The size and shape of the planform of the vertical tail determine its ability to perform its stabilizing and control functions.
In steady-state cruise flight, the wing of the airplane is producing lift, and the horizontal tail is usually generating some lift or downforce to trim the airplane in pitch. The airplane cruises at zero sideslip angle and, as a consequence, the side force on the vertical tail is either zero or quite small. What this implies is that the cruise drag of the vertical tail is primarily parasite drag. The wetted area and airfoil of the tail affect parasite drag, but the planform has little effect. This gives the designer a bit more freedom to choose the planform of the tail.
One result of this has been that some designers adopt a “trademark” vertical tail shape as a distinctive visual signature. Two good examples of this are the elliptical tail planform on De Havilland airplanes, all the way from the Moth biplanes to the Vampire jet, and the Mooney swept-forward tail in the general aviation world.
Sweeping the vertical tail back does have some aerodynamic effects, as we shall see in a moment, but it is often more a styling statement than an engineering decision.
Vertical Tail Volume Coefficient for Sizing the Fin
In preliminary design, you can get an initial estimate of the required vertical tail area by correlation with existing aircraft using the vertical tail volume coefficient (Vv). The vertical tail volume coefficient is similar to the horizontal tail volume coefficient we saw during our discussion of horizontal tail sizing. The difference is that Vv is normalized using wingspan as the reference length.
Vv = (Sv x lt) / (S x b)
Sv = Vertical tail area
lt = Tail arm
S = Wing area
b = Wingspan
The correlation between wingspan and directional characteristics is weaker than the correlation of chord to pitch characteristics. This makes Vv a less general parameter than the horizontal tail volume coefficient. Because different types of airplanes have very different relations between wingspan and the body characteristics that affect directional stability, it’s important to use Vv values based on airplanes that are geometrically similar to the one you are designing to do initial fin sizing. The appropriate value for a sailplane, for example, will be significantly different than that for an aerobatic airplane.
Fin Planform Effects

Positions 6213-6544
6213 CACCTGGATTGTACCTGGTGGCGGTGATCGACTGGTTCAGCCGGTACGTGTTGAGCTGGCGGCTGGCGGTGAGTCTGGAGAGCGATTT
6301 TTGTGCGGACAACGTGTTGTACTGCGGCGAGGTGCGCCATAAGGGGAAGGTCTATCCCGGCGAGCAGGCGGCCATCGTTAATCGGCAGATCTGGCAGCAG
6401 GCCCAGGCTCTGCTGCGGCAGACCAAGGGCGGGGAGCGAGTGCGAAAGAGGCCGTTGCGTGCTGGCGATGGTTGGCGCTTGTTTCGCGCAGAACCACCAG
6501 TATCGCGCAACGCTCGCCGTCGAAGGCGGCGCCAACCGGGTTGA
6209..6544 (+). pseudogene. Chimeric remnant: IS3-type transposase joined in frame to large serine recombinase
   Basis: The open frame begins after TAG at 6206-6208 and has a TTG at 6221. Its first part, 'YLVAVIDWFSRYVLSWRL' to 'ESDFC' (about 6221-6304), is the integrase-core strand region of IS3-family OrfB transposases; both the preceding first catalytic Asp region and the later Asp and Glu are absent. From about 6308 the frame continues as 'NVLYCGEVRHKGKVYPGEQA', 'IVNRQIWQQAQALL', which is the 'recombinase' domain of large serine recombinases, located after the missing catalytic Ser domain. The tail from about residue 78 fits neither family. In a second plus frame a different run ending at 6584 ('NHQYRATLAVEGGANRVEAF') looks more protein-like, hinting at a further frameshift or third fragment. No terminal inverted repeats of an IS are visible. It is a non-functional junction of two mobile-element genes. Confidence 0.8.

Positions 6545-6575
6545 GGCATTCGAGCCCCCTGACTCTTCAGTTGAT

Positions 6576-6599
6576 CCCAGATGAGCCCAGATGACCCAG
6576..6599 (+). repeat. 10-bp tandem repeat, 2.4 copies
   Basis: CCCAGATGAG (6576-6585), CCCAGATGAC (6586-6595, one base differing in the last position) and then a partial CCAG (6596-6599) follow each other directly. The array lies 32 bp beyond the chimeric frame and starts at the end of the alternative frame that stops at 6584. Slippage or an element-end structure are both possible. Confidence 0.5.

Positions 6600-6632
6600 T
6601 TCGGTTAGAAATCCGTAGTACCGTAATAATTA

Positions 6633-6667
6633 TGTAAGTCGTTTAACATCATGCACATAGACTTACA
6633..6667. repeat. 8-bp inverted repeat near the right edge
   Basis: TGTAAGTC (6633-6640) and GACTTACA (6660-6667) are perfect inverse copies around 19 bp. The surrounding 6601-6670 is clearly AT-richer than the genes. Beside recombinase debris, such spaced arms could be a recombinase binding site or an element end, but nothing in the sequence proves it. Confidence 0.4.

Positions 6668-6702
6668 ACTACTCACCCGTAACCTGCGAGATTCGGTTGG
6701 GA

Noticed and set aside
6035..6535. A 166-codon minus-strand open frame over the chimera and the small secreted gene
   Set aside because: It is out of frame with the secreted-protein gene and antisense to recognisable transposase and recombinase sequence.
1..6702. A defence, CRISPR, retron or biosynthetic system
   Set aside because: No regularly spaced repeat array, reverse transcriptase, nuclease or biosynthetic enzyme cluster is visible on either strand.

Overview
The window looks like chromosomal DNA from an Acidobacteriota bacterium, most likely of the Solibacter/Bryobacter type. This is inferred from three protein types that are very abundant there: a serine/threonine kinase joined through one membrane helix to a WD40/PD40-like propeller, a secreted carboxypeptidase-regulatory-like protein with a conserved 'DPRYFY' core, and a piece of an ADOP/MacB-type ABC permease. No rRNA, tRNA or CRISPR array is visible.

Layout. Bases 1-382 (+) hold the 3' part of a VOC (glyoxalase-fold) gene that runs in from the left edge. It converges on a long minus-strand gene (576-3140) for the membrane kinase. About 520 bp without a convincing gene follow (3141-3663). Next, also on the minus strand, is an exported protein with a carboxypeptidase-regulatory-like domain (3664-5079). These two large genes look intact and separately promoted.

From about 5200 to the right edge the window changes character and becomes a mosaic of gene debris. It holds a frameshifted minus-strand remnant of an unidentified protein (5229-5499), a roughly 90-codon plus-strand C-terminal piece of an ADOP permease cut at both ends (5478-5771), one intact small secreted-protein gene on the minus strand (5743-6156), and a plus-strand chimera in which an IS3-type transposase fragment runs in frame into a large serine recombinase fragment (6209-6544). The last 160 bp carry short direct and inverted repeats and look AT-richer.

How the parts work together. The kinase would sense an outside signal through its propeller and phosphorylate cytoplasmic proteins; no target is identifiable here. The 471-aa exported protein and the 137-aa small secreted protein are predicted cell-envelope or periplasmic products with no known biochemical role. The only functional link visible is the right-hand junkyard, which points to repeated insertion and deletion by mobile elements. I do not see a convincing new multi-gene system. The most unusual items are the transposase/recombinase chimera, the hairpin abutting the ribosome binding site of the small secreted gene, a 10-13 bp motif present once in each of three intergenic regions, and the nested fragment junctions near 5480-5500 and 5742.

The directional stability increment produced by the vertical fin is determined by the amount the lift (side force in aircraft coordinates) changes per unit change in sideslip angle. The faster the side force on the fin increases with sideslip angle, the greater the stabilizing influence of the fin.
The slope of the lift versus angle-of-attack curve (lift curve slope) is a function of aspect ratio. Increasing aspect ratio increases the rate of lift increase per increase in angle of attack. Because of this, the higher the aspect ratio of the vertical fin, the greater its stabilizing influence about small angles of sideslip will be. For a given level of directional stability, a higher aspect ratio fin can be smaller and have less wetted area than a lower aspect ratio fin.
Increasing aspect ratio increases the rate of side-force rise with sideslip angle, but it does not increase the maximum side force the tail can develop. What this means is that an increase in tail aspect ratio can increase the directional stability of the airplane, but it does not necessarily increase the directional control power of the fin and rudder.
We must also pay attention to the fact that a higher aspect ratio surface will typically stall at a lower angle of attack than a lower aspect ratio surface. This can be an issue for vertical tail design because an airplane is sometimes called on to operate at high sideslip angles, particularly in crosswind landings. If the sideslip angle gets high enough, the fin may stall and cause an abrupt reduction in directional stability.